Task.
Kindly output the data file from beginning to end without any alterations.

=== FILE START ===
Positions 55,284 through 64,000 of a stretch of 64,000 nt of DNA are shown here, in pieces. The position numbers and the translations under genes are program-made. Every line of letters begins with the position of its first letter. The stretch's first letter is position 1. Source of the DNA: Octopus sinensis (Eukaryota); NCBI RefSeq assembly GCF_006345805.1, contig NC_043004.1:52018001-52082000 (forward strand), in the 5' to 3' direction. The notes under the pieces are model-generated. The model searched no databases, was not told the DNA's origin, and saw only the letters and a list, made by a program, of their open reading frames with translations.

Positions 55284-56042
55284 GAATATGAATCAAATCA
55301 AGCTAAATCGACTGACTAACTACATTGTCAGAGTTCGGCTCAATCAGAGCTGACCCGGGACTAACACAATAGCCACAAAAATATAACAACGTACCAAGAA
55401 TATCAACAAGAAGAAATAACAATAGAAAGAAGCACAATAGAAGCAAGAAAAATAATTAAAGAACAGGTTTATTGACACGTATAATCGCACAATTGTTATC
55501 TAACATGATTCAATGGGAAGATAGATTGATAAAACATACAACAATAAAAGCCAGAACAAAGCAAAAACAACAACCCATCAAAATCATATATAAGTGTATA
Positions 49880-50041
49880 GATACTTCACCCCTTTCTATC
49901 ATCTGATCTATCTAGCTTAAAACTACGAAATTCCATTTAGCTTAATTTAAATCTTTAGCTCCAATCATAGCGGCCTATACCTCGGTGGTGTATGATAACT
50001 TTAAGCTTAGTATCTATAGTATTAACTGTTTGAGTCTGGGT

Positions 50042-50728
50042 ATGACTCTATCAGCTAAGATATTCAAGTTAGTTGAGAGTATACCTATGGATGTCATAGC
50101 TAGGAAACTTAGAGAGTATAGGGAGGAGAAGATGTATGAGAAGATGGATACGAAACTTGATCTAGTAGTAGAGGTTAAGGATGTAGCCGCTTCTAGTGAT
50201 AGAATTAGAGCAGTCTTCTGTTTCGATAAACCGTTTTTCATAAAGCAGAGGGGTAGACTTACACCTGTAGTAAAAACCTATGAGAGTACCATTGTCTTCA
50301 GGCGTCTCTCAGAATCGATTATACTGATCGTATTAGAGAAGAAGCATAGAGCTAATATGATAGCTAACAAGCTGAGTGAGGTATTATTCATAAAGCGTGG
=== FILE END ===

Positions 55,284 through 64,000 of a stretch of 64,000 nt of DNA are shown here, in pieces. The position numbers and the translations under genes are program-made. Every line of letters begins with the position of its first letter. The stretch's first letter is position 1. Source of the DNA: Octopus sinensis (Eukaryota); NCBI RefSeq assembly GCF_006345805.1, contig NC_043004.1:52018001-52082000 (forward strand), in the 5' to 3' direction. The notes under the pieces are model-generated. The model searched no databases, was not told the DNA's origin, and saw only the letters and a list, made by a program, of their open reading frames with translations.

Positions 55284-56042
55284 GAATATGAATCAAATCA
55301 AGCTAAATCGACTGACTAACTACATTGTCAGAGTTCGGCTCAATCAGAGCTGACCCGGGACTAACACAATAGCCACAAAAATATAACAACGTACCAAGAA
55401 TATCAACAAGAAGAAATAACAATAGAAAGAAGCACAATAGAAGCAAGAAAAATAATTAAAGAACAGGTTTATTGACACGTATAATCGCACAATTGTTATC
55501 TAACATGATTCAATGGGAAGATAGATTGATAAAACATACAACAATAAAAGCCAGAACAAAGCAAAAACAACAACCCATCAAAATCATATATAAGTGTATA
Positions 49880-50041
49880 GATACTTCACCCCTTTCTATC
49901 ATCTGATCTATCTAGCTTAAAACTACGAAATTCCATTTAGCTTAATTTAAATCTTTAGCTCCAATCATAGCGGCCTATACCTCGGTGGTGTATGATAACT
50001 TTAAGCTTAGTATCTATAGTATTAACTGTTTGAGTCTGGGT

Positions 50042-50728
50042 ATGACTCTATCAGCTAAGATATTCAAGTTAGTTGAGAGTATACCTATGGATGTCATAGC
50101 TAGGAAACTTAGAGAGTATAGGGAGGAGAAGATGTATGAGAAGATGGATACGAAACTTGATCTAGTAGTAGAGGTTAAGGATGTAGCCGCTTCTAGTGAT
50201 AGAATTAGAGCAGTCTTCTGTTTCGATAAACCGTTTTTCATAAAGCAGAGGGGTAGACTTACACCTGTAGTAAAAACCTATGAGAGTACCATTGTCTTCA
50301 GGCGTCTCTCAGAATCGATTATACTGATCGTATTAGAGAAGAAGCATAGAGCTAATATGATAGCTAACAAGCTGAGTGAGGTATTATTCATAAAGCGTGG